Fernando Tatis Jr. — SS, Padres
2019 total: 22 / ‘20 total: 17

Tatis Jr. almost led the Majors in homers in 2020, spending multiple days with at least a share of the lead. Ultimately, he didn’t, hitting just two homers over his final 17 games, but I’m expecting “first 42 games of 2020” Tatis to show up in a big way in ‘21. Through Sept. 6, Tatis’ 42nd game of the year, he was tied for the Major League lead in homers with Mike Trout, with 15 apiece. Over a 162-game season, that’s a 57-homer pace. 

And the power he had throughout the season backed it up. In terms of Statcast stats that indicate crushing the ball — you name it, Tatis likely led the world in it in 2020. That includes his 95.9 mph average exit velocity, 62.2% hard-hit rate and 22.1% hard-hit per swing rate. Nobody had more than his 32 barrels. Of course, rate stats may return to more normal levels over a full season, but the underlying fact that he hit the ball very hard will remain.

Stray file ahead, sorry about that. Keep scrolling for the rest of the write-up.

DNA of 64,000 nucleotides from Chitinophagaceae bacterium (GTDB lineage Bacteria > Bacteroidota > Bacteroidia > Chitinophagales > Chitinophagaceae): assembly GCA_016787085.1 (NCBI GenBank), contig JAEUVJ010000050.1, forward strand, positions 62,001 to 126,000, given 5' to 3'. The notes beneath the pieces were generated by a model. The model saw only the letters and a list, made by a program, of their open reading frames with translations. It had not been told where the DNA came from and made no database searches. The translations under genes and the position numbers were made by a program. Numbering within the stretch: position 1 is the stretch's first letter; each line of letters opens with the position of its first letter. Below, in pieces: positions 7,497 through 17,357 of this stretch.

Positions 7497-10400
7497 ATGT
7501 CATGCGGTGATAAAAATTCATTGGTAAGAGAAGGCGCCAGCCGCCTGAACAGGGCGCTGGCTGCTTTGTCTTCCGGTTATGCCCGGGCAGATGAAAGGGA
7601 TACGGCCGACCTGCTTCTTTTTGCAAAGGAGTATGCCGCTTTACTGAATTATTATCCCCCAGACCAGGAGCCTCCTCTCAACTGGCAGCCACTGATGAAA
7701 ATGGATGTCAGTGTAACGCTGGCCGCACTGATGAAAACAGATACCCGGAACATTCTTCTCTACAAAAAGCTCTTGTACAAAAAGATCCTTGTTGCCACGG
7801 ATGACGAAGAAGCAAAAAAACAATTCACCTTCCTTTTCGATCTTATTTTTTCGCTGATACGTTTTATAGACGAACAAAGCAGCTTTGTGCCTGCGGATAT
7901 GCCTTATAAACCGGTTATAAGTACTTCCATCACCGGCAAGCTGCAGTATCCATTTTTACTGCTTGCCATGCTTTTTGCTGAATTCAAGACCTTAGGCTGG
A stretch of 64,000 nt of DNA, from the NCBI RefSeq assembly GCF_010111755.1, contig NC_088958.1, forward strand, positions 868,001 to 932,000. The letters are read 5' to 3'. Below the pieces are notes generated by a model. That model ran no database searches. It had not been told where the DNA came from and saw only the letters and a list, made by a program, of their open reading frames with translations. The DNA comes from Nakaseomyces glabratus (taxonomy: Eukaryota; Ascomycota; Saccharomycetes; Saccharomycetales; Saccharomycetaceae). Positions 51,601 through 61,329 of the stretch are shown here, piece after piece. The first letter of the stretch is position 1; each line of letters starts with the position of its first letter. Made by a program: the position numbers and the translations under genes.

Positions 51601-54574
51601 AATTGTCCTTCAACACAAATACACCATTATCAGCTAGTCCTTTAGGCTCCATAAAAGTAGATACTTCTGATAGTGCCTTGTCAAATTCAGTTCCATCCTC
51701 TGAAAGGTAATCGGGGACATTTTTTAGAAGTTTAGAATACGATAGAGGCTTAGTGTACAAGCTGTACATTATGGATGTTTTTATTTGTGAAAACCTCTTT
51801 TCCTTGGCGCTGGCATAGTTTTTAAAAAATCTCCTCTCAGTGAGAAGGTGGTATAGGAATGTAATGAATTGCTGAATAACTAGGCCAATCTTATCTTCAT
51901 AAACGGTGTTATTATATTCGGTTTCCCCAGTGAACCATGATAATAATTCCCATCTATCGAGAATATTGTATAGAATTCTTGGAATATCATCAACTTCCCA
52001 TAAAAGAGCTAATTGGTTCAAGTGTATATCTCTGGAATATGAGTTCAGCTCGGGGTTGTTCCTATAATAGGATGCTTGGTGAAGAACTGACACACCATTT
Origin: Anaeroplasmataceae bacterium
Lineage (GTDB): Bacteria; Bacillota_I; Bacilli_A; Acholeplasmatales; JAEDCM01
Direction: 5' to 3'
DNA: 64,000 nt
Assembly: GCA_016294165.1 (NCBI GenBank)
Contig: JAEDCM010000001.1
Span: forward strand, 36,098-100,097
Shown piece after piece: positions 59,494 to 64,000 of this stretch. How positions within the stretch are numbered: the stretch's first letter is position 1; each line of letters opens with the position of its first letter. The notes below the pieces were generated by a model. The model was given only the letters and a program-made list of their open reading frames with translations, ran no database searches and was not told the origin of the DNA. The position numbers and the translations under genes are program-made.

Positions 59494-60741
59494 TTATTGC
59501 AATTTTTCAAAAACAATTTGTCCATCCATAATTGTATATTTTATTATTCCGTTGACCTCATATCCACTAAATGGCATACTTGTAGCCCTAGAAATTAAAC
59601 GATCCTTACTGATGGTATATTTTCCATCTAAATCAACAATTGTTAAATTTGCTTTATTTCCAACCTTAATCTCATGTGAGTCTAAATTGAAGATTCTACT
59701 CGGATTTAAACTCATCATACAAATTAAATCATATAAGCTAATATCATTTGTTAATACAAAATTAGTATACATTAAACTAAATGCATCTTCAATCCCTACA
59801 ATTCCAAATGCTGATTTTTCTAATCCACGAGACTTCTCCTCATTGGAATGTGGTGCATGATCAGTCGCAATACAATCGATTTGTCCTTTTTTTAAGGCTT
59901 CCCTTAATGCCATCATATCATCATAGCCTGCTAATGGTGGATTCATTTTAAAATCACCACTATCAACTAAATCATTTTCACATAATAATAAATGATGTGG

Of course, there’s a historical piece worth noting here, too. Only two shortstops have led the Majors in homers: Alex Rodriguez (twice) and Ernie Banks (twice). But we’re in a golden age of shortstops right now, many of whom have offensive prowess, like Tatis. It seems likely we’ll have another name on the above list, soon, so why not Tatis, in Year 1 of 14 of his new contract?

www.mlb.com

Show More

Related Articles

Back to top button